Although no longer the primary firearm found in either law enforcement or civilian holsters, the revolver is far from dead. Revolvers still possess many qualities to recommend them, including safety and simplicity. The Taurus 942 has those basic qualities with the added advantage of being chambered in the almost zero recoil .22 LR cartridge. And it has an eight-shot cylinder capacity to boot. Having eight rounds of high-velocity .22 LR hollow-points on tap is nothing to sneeze at when it comes to self-defense.
Taurus 942 Description
Unlike most snubbies, the 942 is entirely constructed of solid steel alloy, which gives it a weight of 23.6 ounces. The weight, although not a burdensome amount, certainly does tame any recoil the .22 LR generates. This makes the 942 appealing for those who may be recoil-sensitive or who are just beginning defensive or sport shooting. The fully shrouded barrel is 2 inches long. All steel surfaces are finished in an unspecified matte black finish, which is certainly more durable and rust-resistant than a traditional blued finish.
The Taurus 942 is a traditional DA/SA, with a checkered hammer spur that permits single-action fire. I used a Wheeler Engineering Professional Digital Trigger Gauge to measure trigger pulls. It measured the double-action pull at 11 pounds, 7.7 ounces, and the single-action pull at a much lighter 3 pounds, 8.9 ounces. While the double-action revolver trigger pull is a bit heavier than those found on .38 Special snubs, it takes a harder hammer strike to ensure proper detonation of rimfire cartridges than it does to detonate centerfire cartridges. The single-action pull is much lighter. Your trigger finger is only releasing the trigger sear of a pre-cocked hammer instead of cocking the hammer and releasing the sear as part of the firing sequence.
Capacity: 8 rounds
Front Sight: Serrated ramp
Rear Sight: Drift-adjustable
Barrel Length: 2 inches
Overall Length: 6.6 inches
Height: 4.64 inches
Width: 1.34 inches
Weight: 23.6 ounces
The Taurus 942 comes equipped with a fine set of hand-filling polymer grips that have fine checkering on the side panels and a raised textured surface on the rear strap. The front strap has three smooth finger grooves. There is a mirror image ridge on both panels on which to rest a right or left thumb.
The 942’s sight system is basic but a bit unique. While the front sight is a conventional black, serrated ramp, the rear sight is a windage-adjustable, plain black affair mounted in a slot on the topstrap. It is held in place by a tiny flathead screw on the right side of the frame. When I test-fired the 942, I found that the rear sight screw was a bit loose. The rear sight had drifted to the right, thus sending my shots in that direction. There was no screwdriver included with the Taurus 942, so I had to wait until I got home to reset the sight with the appropriately sized screwdriver. It only took a few moments to fix the problem. If purchasing a 942, make sure to check the sight screw before firing.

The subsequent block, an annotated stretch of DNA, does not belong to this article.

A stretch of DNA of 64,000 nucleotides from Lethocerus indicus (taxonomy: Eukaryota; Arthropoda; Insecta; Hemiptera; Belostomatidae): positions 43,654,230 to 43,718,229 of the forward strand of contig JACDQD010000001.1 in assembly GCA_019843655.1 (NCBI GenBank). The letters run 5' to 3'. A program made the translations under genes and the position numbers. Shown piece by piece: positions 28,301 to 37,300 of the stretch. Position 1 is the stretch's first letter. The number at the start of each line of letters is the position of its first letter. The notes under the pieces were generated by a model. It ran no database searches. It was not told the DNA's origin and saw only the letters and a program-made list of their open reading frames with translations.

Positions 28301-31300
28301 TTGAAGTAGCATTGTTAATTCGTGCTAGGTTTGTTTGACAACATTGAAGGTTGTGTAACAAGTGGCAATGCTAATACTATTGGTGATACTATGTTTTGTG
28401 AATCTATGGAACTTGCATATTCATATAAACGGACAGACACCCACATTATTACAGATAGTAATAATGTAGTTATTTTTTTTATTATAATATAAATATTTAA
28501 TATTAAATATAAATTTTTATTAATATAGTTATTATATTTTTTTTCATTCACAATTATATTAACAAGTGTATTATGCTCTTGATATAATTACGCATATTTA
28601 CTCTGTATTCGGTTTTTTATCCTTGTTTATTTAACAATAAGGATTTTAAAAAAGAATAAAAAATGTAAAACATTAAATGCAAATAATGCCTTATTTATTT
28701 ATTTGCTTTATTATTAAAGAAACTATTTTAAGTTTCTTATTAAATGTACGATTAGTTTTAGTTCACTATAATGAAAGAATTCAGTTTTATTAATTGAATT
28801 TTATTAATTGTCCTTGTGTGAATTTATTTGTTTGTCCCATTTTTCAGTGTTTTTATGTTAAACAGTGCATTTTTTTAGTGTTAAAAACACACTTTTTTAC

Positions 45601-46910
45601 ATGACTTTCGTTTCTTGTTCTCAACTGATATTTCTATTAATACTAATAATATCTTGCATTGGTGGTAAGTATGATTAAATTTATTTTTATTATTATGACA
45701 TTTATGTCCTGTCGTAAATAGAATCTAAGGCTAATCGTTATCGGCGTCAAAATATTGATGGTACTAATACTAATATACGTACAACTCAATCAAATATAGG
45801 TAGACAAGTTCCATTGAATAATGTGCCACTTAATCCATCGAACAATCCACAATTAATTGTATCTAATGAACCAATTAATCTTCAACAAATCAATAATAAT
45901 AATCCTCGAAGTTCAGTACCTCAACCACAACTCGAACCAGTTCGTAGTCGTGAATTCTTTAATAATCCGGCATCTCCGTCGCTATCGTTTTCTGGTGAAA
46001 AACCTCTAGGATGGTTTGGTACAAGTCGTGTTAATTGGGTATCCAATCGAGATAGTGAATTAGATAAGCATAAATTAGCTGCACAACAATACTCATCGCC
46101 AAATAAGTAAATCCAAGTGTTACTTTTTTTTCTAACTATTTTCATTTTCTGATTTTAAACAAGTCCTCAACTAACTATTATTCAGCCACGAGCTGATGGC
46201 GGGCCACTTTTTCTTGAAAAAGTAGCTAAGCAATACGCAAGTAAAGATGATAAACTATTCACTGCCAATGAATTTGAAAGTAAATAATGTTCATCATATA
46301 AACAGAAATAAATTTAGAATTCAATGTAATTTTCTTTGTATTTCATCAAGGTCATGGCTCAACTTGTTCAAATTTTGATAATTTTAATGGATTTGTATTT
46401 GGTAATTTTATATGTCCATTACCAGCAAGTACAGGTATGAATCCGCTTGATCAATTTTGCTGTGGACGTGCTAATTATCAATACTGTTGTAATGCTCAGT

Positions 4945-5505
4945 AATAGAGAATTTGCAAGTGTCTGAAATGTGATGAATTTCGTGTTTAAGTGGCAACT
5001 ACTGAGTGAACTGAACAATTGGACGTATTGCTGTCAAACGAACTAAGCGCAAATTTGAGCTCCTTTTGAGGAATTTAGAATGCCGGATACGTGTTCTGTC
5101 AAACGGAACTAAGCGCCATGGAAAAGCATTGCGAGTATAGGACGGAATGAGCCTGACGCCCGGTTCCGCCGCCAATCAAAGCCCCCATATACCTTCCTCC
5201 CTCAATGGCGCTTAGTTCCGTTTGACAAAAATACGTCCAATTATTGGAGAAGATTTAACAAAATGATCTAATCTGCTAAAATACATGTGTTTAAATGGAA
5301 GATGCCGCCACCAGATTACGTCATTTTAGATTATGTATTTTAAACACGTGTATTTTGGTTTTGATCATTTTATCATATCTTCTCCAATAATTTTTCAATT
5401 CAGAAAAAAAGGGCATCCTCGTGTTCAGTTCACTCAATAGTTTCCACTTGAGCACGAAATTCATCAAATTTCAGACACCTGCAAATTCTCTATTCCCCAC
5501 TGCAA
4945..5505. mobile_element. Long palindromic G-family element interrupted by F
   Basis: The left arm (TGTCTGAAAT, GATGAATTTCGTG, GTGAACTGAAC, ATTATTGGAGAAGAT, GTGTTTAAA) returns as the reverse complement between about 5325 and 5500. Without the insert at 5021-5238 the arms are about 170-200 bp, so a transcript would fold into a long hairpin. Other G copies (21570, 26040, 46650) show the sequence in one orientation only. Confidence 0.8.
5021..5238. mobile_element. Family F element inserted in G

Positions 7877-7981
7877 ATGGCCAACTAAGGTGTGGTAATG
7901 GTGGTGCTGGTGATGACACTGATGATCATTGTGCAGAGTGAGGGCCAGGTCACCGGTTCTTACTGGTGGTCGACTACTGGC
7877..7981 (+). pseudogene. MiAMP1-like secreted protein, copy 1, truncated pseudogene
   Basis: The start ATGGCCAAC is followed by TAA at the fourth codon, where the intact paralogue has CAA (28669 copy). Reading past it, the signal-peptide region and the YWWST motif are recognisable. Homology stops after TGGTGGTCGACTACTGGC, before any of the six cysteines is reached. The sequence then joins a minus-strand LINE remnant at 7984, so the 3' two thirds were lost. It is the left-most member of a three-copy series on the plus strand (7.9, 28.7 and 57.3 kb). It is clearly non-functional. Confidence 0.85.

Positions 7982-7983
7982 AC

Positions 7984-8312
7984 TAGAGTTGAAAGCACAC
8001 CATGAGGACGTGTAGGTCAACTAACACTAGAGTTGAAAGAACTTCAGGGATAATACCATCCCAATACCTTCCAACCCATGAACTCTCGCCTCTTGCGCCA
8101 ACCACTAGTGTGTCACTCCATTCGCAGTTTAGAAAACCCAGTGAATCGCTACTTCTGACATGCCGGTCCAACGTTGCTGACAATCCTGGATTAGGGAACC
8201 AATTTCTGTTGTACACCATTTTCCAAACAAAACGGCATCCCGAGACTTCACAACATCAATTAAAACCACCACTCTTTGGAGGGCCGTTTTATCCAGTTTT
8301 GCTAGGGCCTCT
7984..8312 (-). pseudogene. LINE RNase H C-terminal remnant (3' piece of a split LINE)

How the Taurus 942 Shoots
I took the 942 out with a box of American Eagle High Velocity .22 LR 38-grain Copper-Plated HP ammo. It is always a good day when you test a .22. No recoil, low noise and a trip down memory lane to the first .22 you shot are all hallmarks of the experience.
The Taurus 942 functioned flawlessly out of the box. The sight picture was basic but adequate. I managed groups in the 2½- to 4-inch range at 25 feet, firing double-action. While one may get away with firing a .22 rifle without ear pro, that’s a no-go when firing .22 handguns, especially those with a short 2-inch barrel.
The Taurus 942 is built like a tank. A lifetime of shooting shouldn’t put a dent in it. But if it does, Taurus has the limited lifetime warranty to take care of things. On top of that, the MSRP is only $369.52. Don’t own a .22 firearm yet, or need one for trail, defense or cheap practice? The Taurus 942 would be a good one to have … if only for the fun of it.
About Scott W. Wagner
Scott W. Wagner is a criminal justice professor and police academy commander from Columbus, Ohio. He has been a police officer since 1980, working as an undercover liquor investigator, undercover narcotics investigator, patrol officer, SWAT team member, sniper and assistant team leader. Scott is currently a patrol sergeant with the Village of Baltimore, Ohio, Police Department. He has been a police firearms instructor since 1986 and is certified to instruct revolver, semi-automatic pistol, shotgun, semi- and fully automatic patrol rifle, and submachine gun.